Coastal ocean forecasting with an unstructured grid model in the southern Adriatic and northern Ionian seas
- 1Centro Euro-Mediterraneo sui Cambiamenti Climatici – Ocean Predictions and Applications, via Augusto Imperatore 16, 73100 Lecce, Italy
- 2Istituto Nazionale di Geofisica e Vulcanologia, Via Donato Creti 12, 40100 Bologna, Italy
- 3Universitá degli Studi di Bologna, viale Berti-Pichat, 40126 Bologna, Italy
- 4Dipartimento di Ingegneria Civile, Ambientale, del Territorio, Edile e di Chimica, Politecnico di Bari, Via E. Orabona 4, 70125 Bari, Italy
- anow at: NATO Science and Technology Organisation – Centre for Maritime Research and Experimentation, Viale San Bartolomeo 400, 19126 La Spezia, Italy
Abstract. SANIFS (Southern Adriatic Northern Ionian coastal Forecasting System) is a coastal-ocean operational system based on the unstructured grid finite-element three-dimensional hydrodynamic SHYFEM model, providing short-term forecasts. The operational chain is based on a downscaling approach starting from the large-scale system for the entire Mediterranean Basin (MFS, Mediterranean Forecasting System), which provides initial and boundary condition fields to the nested system.
The model is configured to provide hydrodynamics and active tracer forecasts both in open ocean and coastal waters of southeastern Italy using a variable horizontal resolution from the open sea (3–4 km) to coastal areas (50–500 m).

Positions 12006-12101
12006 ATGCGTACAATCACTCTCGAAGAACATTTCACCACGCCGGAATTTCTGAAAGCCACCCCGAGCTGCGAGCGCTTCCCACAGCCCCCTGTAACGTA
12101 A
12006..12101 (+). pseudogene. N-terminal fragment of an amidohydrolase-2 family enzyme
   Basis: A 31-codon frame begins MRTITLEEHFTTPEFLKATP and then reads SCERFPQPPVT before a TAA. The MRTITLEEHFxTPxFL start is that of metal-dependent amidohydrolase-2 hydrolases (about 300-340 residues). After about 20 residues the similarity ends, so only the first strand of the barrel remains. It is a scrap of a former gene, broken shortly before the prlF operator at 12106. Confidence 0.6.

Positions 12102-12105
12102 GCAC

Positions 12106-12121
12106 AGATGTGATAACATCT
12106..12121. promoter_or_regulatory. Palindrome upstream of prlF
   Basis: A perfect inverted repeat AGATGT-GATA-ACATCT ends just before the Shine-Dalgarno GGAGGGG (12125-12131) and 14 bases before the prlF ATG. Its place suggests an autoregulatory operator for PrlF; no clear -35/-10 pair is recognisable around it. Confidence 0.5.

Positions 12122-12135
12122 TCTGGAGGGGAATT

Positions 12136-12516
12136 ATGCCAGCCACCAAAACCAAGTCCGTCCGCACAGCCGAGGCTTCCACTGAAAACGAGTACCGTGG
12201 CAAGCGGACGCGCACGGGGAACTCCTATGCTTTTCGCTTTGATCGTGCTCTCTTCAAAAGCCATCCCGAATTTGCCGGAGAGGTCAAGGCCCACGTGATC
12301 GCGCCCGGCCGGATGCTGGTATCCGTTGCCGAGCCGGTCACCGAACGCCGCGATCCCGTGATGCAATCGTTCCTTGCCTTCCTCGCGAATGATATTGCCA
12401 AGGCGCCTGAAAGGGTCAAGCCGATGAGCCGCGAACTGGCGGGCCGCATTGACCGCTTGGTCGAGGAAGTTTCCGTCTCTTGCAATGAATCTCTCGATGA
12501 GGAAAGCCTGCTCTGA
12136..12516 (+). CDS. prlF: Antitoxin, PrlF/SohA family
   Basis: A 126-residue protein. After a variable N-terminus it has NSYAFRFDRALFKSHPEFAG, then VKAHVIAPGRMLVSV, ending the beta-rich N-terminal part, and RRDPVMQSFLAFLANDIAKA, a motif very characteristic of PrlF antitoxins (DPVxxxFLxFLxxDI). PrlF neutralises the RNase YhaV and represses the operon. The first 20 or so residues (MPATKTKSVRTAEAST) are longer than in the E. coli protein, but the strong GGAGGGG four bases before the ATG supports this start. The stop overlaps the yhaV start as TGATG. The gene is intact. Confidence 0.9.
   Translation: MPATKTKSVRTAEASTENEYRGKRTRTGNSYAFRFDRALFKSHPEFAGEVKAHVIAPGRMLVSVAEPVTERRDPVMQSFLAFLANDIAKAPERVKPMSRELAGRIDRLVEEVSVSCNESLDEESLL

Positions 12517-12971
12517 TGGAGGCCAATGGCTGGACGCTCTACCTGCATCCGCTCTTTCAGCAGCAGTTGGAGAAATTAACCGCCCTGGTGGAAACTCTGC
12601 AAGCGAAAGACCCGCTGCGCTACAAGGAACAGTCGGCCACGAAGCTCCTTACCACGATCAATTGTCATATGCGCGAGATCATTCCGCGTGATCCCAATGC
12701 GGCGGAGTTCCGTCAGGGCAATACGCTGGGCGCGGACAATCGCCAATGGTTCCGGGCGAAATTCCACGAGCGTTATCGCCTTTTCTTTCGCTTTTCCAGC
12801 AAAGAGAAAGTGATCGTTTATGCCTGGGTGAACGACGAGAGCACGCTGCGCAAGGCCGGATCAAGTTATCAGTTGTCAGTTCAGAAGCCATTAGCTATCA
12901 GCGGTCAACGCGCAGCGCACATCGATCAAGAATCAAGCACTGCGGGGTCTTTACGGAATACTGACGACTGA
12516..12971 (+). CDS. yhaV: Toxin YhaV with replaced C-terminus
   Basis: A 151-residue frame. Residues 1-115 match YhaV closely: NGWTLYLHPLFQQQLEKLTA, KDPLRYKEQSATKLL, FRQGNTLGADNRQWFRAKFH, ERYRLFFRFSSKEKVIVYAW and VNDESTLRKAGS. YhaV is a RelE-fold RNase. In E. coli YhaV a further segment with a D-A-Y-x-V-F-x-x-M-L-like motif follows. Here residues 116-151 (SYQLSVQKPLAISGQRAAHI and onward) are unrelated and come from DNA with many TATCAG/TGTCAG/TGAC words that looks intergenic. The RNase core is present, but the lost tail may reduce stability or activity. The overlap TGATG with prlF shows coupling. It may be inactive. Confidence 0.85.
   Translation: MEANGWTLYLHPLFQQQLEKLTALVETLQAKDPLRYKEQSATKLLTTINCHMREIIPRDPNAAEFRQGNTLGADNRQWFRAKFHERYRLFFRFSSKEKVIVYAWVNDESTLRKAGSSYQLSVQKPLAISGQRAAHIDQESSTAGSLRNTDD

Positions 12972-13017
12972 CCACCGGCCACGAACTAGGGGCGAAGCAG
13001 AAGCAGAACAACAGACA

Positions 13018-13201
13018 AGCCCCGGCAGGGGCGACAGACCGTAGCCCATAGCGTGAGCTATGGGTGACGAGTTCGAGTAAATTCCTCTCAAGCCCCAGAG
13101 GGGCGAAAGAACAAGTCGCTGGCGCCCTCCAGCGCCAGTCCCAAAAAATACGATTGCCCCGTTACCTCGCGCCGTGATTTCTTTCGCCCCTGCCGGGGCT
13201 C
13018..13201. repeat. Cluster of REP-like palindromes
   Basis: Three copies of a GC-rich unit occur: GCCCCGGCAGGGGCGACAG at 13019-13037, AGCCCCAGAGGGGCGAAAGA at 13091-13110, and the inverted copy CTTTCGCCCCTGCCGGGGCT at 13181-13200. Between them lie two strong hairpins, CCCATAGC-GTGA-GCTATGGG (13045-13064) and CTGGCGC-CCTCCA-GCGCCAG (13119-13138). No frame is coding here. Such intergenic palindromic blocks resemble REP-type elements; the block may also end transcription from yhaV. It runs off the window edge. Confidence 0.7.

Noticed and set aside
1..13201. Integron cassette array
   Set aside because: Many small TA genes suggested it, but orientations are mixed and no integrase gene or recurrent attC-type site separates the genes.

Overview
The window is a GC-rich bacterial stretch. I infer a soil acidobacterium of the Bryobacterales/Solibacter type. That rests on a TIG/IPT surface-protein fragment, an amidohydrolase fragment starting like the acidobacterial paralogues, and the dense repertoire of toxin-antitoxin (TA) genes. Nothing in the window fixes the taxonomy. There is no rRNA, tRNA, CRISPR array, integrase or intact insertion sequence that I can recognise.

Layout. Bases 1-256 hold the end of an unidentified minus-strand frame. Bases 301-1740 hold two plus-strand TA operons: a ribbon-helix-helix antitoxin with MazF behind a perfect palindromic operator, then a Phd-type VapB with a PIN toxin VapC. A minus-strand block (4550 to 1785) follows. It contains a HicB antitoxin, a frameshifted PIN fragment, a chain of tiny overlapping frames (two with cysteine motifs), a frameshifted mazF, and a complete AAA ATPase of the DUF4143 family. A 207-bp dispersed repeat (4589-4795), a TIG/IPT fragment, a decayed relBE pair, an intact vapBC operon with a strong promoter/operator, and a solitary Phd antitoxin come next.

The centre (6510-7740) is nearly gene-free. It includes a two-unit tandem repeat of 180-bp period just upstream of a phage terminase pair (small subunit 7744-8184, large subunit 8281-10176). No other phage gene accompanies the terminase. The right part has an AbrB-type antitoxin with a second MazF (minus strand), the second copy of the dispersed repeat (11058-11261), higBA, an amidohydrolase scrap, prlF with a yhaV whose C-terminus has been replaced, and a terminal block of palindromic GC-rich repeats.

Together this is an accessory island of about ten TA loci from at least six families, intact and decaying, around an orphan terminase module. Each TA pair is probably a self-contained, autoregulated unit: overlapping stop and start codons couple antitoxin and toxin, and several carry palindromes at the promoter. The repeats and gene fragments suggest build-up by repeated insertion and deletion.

Given that the coastal fields are driven by a combination of both local (also known as coastal) and deep-ocean forcings propagating along the shelf, the performance of SANIFS was verified both in forecast and simulation mode, first (i) on the large and shelf-coastal scales by comparing with a large-scale survey CTD (conductivity–temperature–depth) in the Gulf of Taranto and then (ii) on the coastal-harbour scale (Mar Grande of Taranto) by comparison with CTD, ADCP (acoustic doppler current profiler) and tide gauge data.
Sensitivity tests were performed on initialization conditions (mainly focused on spin-up procedures) and on surface boundary conditions by assessing the reliability of two alternative datasets at different horizontal resolution (12.5 and 6.5 km).
The SANIFS forecasts at a lead time of 1 day were compared with the MFS forecasts, highlighting that SANIFS is able to retain the large-scale dynamics of MFS. The large-scale dynamics of MFS are correctly propagated to the shelf-coastal scale, improving the forecast accuracy (+17 % for temperature and +6 % for salinity compared to MFS). Moreover, the added value of SANIFS was assessed on the coastal-harbour scale, which is not covered by the coarse resolution of MFS, where the fields forecasted by SANIFS reproduced the observations well (temperature RMSE equal to 0.11 °C).
Furthermore, SANIFS simulations were compared with hourly time series of temperature, sea level and velocity measured on the coastal-harbour scale, showing a good agreement. Simulations in the Gulf of Taranto described a circulation mainly characterized by an anticyclonic gyre with the presence of cyclonic vortexes in shelf-coastal areas. A surface water inflow from the open sea to Mar Grande characterizes the coastal-harbour scale.